That’s where the explosive growth of data centers starts to get interesting. No one seems to agree on exactly how many of these secure warehouses of information exist in the world, one problem being that many companies are secretive about their operations. In a 2011 report, Emerson Network Power estimated that there were more than half a million data centers worldwide. The following year, the International Data Corporation put that number at 2.94 million.

Regardless of the count, the need for information storage capacity is ballooning, and with it data centers’ energy use, which in the U.S. increased by 36 percent between 2006 and 2011. As more and more people employ more and more devices for computing, saving files, running apps and playing online games, more data centers will dot the landscape.

Efforts have been underway to make these buildings and their equipment more eco-friendly. “With new technologies, there’s a lot less heat than there once was in data centers,” said Jim Colombo, IT manager at Washington State University’s Extension Energy Program. Still, the heat is a given, and most of the time it just gets vented outside. But people have come up with many clever, small-scale ways to reuse data center waste heat, such as warming greenhouses and swimming pools and melting snow from sidewalks. The Washington State program uses it to warm the rest of the building — a decent solution, but as Colombo pointed out, “It basically only helps in the wintertime.”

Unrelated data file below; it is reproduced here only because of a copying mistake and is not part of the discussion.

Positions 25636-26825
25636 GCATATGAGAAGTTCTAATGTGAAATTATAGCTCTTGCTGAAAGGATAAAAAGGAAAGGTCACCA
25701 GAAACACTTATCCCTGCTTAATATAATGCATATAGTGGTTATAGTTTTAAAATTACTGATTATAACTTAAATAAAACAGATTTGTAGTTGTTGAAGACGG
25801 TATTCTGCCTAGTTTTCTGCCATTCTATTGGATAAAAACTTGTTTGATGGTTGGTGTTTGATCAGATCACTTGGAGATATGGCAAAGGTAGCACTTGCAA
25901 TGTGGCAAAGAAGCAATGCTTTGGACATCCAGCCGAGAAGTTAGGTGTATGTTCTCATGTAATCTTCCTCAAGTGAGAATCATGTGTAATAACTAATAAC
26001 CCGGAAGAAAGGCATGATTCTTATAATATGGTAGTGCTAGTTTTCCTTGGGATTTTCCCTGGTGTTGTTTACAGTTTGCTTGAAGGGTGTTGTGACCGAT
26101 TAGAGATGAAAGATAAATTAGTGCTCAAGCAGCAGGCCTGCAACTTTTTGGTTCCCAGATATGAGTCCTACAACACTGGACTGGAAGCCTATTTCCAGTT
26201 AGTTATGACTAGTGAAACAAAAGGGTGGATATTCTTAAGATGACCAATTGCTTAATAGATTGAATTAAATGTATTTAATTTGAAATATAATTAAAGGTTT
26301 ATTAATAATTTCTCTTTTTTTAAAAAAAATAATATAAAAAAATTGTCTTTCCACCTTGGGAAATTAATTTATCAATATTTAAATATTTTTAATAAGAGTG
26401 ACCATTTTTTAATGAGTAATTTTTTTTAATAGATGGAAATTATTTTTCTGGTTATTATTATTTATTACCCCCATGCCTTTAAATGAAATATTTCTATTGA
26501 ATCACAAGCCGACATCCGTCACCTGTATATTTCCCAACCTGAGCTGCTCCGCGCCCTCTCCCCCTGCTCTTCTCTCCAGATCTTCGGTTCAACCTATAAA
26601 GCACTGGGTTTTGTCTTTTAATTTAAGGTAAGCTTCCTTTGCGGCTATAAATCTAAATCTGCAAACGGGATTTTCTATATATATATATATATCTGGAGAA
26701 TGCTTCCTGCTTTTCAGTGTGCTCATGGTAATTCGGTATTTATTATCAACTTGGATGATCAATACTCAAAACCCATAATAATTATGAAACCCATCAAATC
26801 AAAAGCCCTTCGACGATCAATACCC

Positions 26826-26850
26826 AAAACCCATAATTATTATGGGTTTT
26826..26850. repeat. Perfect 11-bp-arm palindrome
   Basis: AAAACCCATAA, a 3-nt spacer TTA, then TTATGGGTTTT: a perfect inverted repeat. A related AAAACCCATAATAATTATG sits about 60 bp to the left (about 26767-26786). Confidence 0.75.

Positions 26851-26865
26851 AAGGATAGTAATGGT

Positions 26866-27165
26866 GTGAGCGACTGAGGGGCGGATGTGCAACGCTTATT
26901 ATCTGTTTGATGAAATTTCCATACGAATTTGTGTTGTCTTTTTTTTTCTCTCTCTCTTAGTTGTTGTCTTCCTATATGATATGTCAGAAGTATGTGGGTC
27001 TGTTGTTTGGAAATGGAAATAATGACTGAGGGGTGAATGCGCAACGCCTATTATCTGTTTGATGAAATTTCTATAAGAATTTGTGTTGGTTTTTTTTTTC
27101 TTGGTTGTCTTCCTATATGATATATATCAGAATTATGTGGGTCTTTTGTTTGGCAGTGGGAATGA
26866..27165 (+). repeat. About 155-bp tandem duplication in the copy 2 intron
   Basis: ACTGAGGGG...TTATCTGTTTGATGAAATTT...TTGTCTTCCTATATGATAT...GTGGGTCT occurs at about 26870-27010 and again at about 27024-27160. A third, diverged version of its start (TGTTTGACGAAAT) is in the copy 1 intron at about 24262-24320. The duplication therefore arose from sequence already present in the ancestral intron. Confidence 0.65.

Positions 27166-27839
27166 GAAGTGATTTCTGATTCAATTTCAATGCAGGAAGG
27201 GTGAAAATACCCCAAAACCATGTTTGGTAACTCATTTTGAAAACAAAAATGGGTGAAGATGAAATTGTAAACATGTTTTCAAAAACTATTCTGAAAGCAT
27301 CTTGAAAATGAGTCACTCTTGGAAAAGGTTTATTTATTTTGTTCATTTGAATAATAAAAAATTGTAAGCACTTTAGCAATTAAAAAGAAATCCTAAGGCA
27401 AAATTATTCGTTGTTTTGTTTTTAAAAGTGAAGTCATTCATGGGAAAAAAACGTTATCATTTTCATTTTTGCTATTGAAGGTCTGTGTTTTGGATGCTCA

For a solution that’s useful year-round, connecting data centers to district energy networks fits the bill. Such ambitious schemes are, unsurprisingly, still rare. “Helsinki is doing on a pretty big scale what Seattle is looking at,” Thornton said. In 2011, Finnish company Academica opened a highly efficient data center whose waste heat is piped into Helsinki’s district heating network to provide heat and hot water for a few thousand new residences. (The center’s servers are even cooled by seawater.)

Putting such a system in place in Seattle would be an immense undertaking, but the advantages are clear to OSE’s Baumel. “You gain economies of scale” with district energy, she said, and it “lets you utilize a lot of interesting heat sources that would never be available for individual buildings.” Once the city receives full information about pricing, she hopes to move as quickly as possible on structural development, piggybacking on existing steam pipes.

If it comes to pass, Seattle would earn the distinction of having two whole neighborhoods powered by the cloud.

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Theresa Everline is a Philadelphia-based freelancer who likes to write about arts, urban issues and fascinating people. Formerly the editor-in-chief of Philadelphia City Paper, she has contributed stories to the New York Times, the “Ideas” section of the Boston Globe, and Preservation Online. See her work at